Stack Overflow is a community of 4.7 million programmers, just like you, helping each other.

Join them; it only takes a minute:

Sign up
Join the Stack Overflow community to:
  1. Ask programming questions
  2. Answer and help your peers
  3. Get recognized for your expertise

I need to have a Hash in which keys are represented by arrays with chars. But when i have arrays like these:

a = %w(a b c), b = %w(d e f), c = %w(g h i)

and i create a new Hash and try to give it values, my results are strange, i expect something similar to this:

H = { ["a", "b", "c"] => 1, ["d", "e", "f"] => 2 }   

but i get something like this:

{"[\"a\", \"b\", \"c\"]"=>1} 

The way i create this hash is simple:

H = {}

Is this normal behaviour? If so how can i make these keys normal arrays of chars?

share|improve this question
"#{variable}" is string interpolation. So you're converting your array to it's string representation. and setting that string as a key. – Charlie Jan 11 '14 at 17:17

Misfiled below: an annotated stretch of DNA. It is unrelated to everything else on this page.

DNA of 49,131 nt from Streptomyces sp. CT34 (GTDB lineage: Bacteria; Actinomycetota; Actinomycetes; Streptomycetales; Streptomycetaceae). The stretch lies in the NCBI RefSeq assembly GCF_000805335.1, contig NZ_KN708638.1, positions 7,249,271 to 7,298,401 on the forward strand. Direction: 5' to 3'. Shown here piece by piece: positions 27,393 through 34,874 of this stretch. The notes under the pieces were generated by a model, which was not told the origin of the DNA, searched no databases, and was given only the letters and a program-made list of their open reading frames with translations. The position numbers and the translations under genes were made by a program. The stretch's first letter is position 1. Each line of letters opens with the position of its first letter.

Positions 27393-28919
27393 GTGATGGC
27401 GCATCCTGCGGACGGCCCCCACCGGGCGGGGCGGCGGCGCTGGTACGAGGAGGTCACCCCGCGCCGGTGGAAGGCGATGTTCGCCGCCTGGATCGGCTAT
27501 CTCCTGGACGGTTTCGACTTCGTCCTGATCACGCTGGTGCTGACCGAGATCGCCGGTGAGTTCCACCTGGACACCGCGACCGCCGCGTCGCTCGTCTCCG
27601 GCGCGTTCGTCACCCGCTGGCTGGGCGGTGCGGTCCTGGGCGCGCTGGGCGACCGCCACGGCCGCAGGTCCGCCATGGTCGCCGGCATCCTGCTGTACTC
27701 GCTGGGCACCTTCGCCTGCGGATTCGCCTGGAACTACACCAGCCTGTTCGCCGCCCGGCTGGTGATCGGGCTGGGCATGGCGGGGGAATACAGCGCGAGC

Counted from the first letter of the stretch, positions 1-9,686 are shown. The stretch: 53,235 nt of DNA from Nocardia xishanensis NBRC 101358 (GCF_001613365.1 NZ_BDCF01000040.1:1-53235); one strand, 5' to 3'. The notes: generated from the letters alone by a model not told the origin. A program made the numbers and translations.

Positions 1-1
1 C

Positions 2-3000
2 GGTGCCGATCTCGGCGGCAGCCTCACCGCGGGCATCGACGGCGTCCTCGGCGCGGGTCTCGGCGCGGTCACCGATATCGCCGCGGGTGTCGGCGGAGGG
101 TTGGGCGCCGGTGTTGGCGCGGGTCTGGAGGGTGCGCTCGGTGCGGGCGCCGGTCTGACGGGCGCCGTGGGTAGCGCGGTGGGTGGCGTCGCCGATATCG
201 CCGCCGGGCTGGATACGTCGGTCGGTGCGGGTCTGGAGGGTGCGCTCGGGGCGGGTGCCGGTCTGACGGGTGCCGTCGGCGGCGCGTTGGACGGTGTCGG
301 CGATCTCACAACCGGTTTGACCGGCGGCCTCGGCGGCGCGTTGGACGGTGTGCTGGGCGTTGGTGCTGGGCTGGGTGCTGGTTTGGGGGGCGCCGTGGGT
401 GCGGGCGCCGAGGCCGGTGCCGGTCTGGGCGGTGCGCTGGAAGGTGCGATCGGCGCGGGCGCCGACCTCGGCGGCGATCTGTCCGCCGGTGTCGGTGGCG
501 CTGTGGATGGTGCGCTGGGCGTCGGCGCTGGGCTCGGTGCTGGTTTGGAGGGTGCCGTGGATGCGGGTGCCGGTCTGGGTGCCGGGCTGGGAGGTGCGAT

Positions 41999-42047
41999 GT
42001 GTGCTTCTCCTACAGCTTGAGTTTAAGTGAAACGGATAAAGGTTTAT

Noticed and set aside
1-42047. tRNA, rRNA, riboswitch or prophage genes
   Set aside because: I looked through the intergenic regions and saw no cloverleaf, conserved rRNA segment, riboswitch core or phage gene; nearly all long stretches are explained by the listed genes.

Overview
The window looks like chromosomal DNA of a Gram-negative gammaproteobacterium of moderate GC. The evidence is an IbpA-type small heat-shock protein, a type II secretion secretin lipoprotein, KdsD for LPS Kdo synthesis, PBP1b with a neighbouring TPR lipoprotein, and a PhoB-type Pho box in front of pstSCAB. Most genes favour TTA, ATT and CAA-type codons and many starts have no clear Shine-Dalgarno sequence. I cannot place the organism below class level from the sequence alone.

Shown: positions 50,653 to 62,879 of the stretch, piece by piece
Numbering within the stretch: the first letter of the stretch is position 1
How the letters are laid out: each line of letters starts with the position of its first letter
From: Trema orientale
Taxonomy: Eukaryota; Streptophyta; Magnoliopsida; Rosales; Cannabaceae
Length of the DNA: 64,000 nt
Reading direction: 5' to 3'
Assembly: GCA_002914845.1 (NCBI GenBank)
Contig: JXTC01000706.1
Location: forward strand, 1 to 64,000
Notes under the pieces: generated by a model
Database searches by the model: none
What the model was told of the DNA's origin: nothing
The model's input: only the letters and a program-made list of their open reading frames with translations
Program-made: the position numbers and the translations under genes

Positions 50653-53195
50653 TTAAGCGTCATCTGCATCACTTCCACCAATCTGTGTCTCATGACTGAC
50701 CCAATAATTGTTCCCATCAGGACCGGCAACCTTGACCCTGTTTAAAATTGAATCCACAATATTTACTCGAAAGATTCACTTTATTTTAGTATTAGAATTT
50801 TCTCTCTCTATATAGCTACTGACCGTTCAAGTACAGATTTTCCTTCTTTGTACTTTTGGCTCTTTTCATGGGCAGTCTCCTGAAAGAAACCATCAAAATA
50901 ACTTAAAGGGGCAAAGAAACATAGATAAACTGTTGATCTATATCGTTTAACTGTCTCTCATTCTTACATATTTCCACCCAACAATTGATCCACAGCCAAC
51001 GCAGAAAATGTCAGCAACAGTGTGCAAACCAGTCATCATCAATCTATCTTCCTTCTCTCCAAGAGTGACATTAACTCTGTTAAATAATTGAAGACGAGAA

Kuba, you should review Ruby's naming convention. Variables are written with lowercase letters. You might use h = or my_hash = rather than H = . – Cary Swoveland Jan 11 '14 at 17:51
@CarySwoveland I agree with you.. – Arup Rakshit Jan 11 '14 at 17:52
i know those conventions, just wanted this post to be more readable:) – Leo Jan 11 '14 at 18:19
up vote 3 down vote accepted

a,b,c are local variables. They are not array names. They are holding the references of 3 different Array instances. So do as below :

a = %w(a b c)
b = %w(d e f)
c = %w(g h i)
H = {}
H[a] = 1
H[b] = 2
H[c] = 3
H # => {["a", "b", "c"]=>1, ["d", "e", "f"]=>2, ["g", "h", "i"]=>3}

One Rubyish way :

a = %w(a b c), %w(d e f), %w(g h i)
# => {["a", "b", "c"]=>1, ["d", "e", "f"]=>2, ["g", "h", "i"]=>3}
share|improve this answer
great, i thought you have to define hash keys with "" – Leo Jan 11 '14 at 17:16
Or the new to_h:[1,2,3]).to_h. – steenslag Jan 11 '14 at 17:48
@steenslag Is it 2.1 features...? – Arup Rakshit Jan 11 '14 at 17:48
@ArupRakshit Yes. – steenslag Jan 11 '14 at 17:49

Your Answer


By posting your answer, you agree to the privacy policy and terms of service.

Not the answer you're looking for? Browse other questions tagged or ask your own question.